Observing Jukeboxes

Physical Computing

When I was growing up, there was a Tex Mex joint in my neighborhood called Radio Mexico that was the best place ever. They had a pool table, a pinball machine and a jukebox. My dad would give me a chair to stand on (so I was tall enough to read the song titles) and let me choose whatever music I wanted.

Radio Mexico doesn’t exist anymore, so I decided to visit a few bars on the Lower East Side that reportedly had jukeboxes. My first stop was a bar called Hi Fi:

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My first thought was, “This layout is hideous!” There’s a pile of seemingly random artists in the middle of the screen, and the gray sidebars are drowning in text.

That said, all the information I’d want to have is available to me. It’s obvious how to search for artists (the cursor is controlled by a trackball below the screen). It’s nice to have the playlist available so I can look to see what’s currently playing, what’s up next, and how long it will be before my song will play (as indicated by the 22:30 in the bottom right corner). Scrolling through albums was also easy once you picked an artist:


The obvious advantage over an old school jukebox is how much more music is available. The first interaction I observed lasted over 10 minutes–there were two friends tag-teaming, searching for their favorite artists. They were enjoying themselves, but eventually it appeared to get tedious scrolling through all the artists (there are many, many artists):


Their conversation devolved into “They have it!” “No they don’t.” “They have to have it!” “They don’t.” Something else that may have contributed to the long interaction: before you buy a song, a popup appears asking you if you’re sure you want to buy the song. I saw them pull up and turn down a bunch of song choices. I guess the popup is nice to prevent accidental purchases, but it also seems kind of wimpy. Like, if you accidentally buy cheesey oreos at the vending machine, you just need to accept that your midday snack is cheesey oreos!

At any rate, the women were happy enough with the selection that they kept refreshing their playlist as the evening wore on. Other than the two women, there was one other guy who went up to the machine and left when he realized he didn’t have any money.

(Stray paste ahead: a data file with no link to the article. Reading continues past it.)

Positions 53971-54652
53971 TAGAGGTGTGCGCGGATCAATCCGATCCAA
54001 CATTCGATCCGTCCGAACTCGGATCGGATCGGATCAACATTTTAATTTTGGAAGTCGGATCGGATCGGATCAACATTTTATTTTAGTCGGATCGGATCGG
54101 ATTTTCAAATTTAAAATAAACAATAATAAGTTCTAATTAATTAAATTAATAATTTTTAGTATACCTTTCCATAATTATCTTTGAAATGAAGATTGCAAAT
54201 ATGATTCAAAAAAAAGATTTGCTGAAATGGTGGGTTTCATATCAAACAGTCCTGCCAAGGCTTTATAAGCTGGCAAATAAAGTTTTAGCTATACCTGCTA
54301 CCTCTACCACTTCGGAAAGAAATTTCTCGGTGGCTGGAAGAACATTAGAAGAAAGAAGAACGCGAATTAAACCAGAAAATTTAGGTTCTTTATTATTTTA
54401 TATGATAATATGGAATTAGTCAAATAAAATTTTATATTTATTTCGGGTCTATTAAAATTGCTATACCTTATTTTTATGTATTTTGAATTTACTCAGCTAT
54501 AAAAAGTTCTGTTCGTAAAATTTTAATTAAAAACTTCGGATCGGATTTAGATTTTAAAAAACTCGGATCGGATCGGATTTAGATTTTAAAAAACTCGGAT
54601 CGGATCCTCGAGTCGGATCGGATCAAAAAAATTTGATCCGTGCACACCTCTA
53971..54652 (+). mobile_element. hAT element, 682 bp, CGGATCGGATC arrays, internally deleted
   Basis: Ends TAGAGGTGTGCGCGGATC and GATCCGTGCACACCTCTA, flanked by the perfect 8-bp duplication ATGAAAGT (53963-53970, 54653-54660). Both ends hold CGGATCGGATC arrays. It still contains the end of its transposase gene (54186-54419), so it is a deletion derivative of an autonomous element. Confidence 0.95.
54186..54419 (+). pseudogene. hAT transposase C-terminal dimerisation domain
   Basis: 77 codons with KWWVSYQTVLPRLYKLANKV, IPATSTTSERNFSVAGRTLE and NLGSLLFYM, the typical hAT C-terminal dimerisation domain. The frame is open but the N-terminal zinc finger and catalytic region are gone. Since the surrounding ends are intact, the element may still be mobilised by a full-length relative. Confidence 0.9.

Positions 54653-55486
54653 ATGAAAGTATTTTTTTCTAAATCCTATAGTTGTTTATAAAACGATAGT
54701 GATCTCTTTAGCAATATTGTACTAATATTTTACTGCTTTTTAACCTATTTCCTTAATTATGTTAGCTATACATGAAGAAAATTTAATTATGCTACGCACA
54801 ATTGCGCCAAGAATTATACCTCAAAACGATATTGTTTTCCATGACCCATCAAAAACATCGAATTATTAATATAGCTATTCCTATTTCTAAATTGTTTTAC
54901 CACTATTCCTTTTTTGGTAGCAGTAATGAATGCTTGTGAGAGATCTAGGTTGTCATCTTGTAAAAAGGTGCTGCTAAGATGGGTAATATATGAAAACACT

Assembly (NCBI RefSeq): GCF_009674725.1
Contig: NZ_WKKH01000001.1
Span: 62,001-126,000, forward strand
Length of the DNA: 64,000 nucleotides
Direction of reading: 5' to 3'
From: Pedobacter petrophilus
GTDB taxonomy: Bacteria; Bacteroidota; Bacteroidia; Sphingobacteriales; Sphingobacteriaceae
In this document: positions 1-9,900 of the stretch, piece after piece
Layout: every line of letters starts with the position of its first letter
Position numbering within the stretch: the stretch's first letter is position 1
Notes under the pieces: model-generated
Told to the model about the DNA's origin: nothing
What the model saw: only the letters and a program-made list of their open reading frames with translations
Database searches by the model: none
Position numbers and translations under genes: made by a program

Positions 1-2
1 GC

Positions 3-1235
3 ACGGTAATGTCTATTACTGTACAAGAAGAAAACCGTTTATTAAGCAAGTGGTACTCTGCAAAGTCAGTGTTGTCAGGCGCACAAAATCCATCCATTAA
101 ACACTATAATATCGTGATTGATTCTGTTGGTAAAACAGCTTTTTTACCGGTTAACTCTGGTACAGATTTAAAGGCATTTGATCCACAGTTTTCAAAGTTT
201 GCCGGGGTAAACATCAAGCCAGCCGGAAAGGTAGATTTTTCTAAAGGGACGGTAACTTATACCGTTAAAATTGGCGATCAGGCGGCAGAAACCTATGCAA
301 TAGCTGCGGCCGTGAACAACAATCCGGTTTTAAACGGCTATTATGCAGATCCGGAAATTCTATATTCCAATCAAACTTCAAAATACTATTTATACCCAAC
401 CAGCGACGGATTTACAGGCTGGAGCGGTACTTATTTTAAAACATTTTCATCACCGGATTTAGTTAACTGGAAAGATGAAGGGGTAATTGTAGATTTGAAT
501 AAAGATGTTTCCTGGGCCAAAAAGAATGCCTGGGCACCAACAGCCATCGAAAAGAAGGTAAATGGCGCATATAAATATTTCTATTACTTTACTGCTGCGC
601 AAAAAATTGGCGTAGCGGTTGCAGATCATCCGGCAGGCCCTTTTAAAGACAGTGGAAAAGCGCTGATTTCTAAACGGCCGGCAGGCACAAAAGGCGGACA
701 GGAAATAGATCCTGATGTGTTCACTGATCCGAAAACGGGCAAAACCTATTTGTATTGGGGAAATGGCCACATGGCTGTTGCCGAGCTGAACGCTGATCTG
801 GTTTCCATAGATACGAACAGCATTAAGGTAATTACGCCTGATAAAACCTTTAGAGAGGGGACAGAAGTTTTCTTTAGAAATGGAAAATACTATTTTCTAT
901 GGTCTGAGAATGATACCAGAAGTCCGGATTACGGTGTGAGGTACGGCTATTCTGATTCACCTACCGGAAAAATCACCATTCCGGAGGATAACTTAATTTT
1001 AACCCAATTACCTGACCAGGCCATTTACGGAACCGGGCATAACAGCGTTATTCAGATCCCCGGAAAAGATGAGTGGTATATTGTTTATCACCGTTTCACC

The other bar I visited was B Side:

As you can see, this is a fancy touchscreen jukebox. Oooo. Ahhh. Something that’s immediately off-putting about this device is that not only is it advertising for itself, it’s advertising for random third parties, of which Fanduel’s fantasy sports is just one. Another is scratch off lotto tickets:

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Because the opening video made such a big deal about the top plays, I decided to navigate to the “Top Plays” playlist. The jukebox immediately froze. After about a minute, it restarted itself. To see if this was a fluke, I tried to navigate to the playlist later, but it froze yet again. The interaction wasn’t off to a good start. When the machine wasn’t freezing, here’s what it looked like:


This is more visually appealing than the last jukebox, but also a lot more unreliable. And why all the ads? One of the ads was for the Touchtunes mobile app, so I decided to download it and see if it would work. It took a while, but eventually I was able to control the music in the bar with my phone. This is me rocking out to “She’s a Rejecter” by Of Montreal:


The phone app was kind of fun. Because there’s no verification system to prove you’re in the bar when you’re using the app, if you have a grudge against a bartender you can force them to listen to shitty songs during their shift!

Another clever/slimy aspect of the Touchtunes interface is that you can pay more money to have your song jump to the head of the playlist. At B Side, this was no concern,  because no one in the bar had any interest in the jukebox. I was not able to observe any outside interactions with it.

This really made me miss Radio Mexico, and the Radio Mexico jukebox. Their selection might be considered “small” in the digital age, but it was an awesome selection. I loved watching the machine take the compact discs and set them on the player. I loved pressing my sticky little hands against the glass and watching my music play.

 

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